The gaunt soldier who returned from Europe found a wife who hadn’t been sure he was still alive, her still-grieving parents (who had lost their son to heart failure the month I was born) and a nearly two-year-old child with whom he had never “bonded,” as they call it nowadays. There is a photograph of him holding me as though he didn’t know quite what to make of the burden.

In the 1952 election he said, “I Like Ike, too, but I’m voting for John Sparkman.”

THE BLIND MULE THAT MEMORIZED MORGAN COUNTY

According to my father,
We had this mule one time
and it was blind
but it had Morgan County
memorized.

Well sir,
it knew which way town was
and who you was,
and where to take a load
of kindling wood.

One time it loped up
across the yard
where people stood,
having a picnic lunch
and pitching horseshoes,
and it kindly stopped.

And stood real still.

And Hubert Whitlow set
his ice tea down
and took about two steps
backwards before
he lit out toward the fence
which when ho got there
furnished him a post
to cling to
because that mule caught up,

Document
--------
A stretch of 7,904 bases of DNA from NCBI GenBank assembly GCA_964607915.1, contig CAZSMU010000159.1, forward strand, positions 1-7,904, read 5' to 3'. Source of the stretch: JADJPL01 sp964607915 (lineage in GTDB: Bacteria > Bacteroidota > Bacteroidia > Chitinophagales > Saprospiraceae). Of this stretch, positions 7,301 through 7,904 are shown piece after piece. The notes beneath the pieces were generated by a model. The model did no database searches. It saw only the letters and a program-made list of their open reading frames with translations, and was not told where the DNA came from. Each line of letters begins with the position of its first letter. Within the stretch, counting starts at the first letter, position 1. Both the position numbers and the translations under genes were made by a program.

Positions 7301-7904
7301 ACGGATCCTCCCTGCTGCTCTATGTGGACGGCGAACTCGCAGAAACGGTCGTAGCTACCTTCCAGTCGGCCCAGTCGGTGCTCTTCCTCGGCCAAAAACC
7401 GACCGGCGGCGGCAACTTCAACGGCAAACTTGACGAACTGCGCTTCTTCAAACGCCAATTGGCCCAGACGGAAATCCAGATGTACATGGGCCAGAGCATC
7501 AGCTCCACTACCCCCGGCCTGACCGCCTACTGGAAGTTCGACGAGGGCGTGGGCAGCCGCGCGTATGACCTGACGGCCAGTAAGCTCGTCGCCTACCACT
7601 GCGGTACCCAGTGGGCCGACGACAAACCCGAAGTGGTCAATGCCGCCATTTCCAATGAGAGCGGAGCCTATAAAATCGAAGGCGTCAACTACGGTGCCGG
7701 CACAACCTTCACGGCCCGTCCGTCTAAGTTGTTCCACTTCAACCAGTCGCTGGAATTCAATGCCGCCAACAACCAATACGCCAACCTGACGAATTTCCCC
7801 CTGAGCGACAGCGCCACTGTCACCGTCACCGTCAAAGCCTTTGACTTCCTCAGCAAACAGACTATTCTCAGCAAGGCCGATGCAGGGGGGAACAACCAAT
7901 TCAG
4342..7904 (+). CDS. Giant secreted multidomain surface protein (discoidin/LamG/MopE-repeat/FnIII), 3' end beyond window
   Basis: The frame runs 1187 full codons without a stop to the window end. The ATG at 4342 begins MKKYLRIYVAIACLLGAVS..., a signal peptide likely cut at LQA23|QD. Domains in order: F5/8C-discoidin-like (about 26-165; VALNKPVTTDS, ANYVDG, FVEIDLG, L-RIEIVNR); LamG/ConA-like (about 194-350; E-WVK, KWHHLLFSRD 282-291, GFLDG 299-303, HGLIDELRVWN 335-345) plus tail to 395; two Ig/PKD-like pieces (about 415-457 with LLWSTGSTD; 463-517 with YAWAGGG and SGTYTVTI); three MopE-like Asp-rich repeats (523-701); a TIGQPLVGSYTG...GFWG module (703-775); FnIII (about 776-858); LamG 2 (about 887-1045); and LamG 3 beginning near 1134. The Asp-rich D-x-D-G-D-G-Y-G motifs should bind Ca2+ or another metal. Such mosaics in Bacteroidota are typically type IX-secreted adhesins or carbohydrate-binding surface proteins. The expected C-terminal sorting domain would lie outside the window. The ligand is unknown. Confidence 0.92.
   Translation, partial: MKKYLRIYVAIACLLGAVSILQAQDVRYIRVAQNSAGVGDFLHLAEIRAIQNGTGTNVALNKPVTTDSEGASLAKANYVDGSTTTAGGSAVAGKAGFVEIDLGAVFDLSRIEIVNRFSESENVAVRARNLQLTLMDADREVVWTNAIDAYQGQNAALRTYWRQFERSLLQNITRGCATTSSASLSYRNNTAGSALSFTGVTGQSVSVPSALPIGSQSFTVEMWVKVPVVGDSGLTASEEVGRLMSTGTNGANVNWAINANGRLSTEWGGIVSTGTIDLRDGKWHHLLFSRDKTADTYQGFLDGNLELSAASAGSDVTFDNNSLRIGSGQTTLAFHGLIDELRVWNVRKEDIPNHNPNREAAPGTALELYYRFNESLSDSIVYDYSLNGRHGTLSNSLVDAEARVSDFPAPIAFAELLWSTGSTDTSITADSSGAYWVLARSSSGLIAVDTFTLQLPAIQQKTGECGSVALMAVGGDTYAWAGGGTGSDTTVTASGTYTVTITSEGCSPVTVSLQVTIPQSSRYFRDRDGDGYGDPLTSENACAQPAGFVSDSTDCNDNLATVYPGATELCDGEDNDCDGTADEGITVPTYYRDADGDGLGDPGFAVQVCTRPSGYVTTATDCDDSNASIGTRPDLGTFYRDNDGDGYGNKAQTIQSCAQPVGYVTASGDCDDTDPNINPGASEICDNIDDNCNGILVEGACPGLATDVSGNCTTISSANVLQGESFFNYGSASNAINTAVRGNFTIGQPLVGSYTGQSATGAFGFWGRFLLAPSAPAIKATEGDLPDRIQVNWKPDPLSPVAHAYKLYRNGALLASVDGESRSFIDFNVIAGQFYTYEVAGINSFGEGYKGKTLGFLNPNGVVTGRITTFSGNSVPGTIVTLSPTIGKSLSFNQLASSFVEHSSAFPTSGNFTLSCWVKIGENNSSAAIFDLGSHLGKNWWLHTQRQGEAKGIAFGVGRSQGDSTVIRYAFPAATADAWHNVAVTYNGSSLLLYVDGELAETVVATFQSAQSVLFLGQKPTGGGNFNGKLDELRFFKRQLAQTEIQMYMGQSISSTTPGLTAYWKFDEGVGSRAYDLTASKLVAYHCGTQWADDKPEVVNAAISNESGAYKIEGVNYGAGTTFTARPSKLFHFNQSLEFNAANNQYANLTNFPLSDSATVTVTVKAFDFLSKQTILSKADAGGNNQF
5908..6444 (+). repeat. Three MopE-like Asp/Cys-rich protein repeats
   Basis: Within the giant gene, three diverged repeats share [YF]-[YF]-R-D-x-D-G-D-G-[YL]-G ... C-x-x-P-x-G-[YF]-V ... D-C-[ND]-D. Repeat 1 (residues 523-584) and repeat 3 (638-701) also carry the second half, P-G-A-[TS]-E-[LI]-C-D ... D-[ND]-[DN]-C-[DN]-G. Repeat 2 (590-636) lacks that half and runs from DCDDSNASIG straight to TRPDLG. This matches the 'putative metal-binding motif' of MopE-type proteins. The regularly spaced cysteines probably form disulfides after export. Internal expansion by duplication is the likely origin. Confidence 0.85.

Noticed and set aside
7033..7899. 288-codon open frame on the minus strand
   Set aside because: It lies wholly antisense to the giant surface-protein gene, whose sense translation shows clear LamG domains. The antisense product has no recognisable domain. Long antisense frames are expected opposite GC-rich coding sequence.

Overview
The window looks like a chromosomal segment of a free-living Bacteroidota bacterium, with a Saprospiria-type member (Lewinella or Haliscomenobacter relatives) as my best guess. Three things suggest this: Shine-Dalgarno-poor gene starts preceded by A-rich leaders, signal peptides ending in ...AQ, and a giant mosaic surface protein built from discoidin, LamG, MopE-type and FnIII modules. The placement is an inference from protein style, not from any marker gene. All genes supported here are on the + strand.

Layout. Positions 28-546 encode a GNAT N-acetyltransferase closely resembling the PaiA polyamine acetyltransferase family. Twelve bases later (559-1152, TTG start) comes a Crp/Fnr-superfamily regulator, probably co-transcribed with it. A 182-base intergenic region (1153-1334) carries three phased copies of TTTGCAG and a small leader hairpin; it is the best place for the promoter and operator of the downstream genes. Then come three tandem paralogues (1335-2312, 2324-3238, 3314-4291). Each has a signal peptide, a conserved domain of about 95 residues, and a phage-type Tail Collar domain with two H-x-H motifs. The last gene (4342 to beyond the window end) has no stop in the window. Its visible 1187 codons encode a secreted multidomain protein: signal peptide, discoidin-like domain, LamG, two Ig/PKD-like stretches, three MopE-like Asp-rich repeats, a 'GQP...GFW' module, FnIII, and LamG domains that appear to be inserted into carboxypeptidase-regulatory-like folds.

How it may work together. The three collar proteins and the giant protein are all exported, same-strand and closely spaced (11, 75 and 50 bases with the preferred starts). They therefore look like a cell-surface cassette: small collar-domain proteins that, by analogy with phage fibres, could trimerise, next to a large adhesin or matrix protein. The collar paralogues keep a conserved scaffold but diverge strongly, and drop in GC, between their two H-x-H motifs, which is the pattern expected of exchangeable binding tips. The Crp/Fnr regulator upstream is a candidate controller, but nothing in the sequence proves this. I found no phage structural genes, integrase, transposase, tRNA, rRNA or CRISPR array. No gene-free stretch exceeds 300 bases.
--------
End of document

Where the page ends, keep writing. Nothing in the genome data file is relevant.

clamped him on the knee
locked his jaws
and laid down
sideways like a dead
jay bird
except its legs was trembling.

“Godamighty, hep me”
Hubert said.

Directly someone hollered,
“Get an ax.”

The mule held on
and Hubert suffered while
they found an ax.

They had to take
the mule’s head off,
to get its jaws unhinged
from Hubert’s knee.

They made us take the head
and wrap it in a box
and mail it to Montgomery
where they run some tests?
and come to find,
that mule was crazy.

David Vest writes the Rebel Angel column for CounterPunch. He is a poet and piano-player for the Pacific Northwest’s hottest blues band, The Cannonballs.

He can be reached at: davidvest@springmail.com

Visit his website at http://www.rebelangel.com

Click here to read I’ll Never Get Out of this Band Alive, Chapter One in David Vest’s online memoir Rebel Angel.

 

DAVID VEST writes the Rebel Angel column for CounterPunch. He and his band, The Willing Victims, have just released a scorching new CD, Serve Me Right to Shuffle. His essay on Tammy Wynette is featured in CounterPunch’s new collection on art, music and sex, Serpents in the Garden.

More articles by:
May 30, 2016
Rivera Sun
White Rose Begins Leaflet Campaigns June 1942
Tom H. Hastings
Field Report from the Dick Cheney Hunting Instruction Manual
Weekend Edition
May 27, 2016
Friday - Sunday
John Pilger
Silencing America as It Prepares for War
Rob Urie
By the Numbers: Hillary Clinton and Donald Trump are Fringe Candidates
Paul Street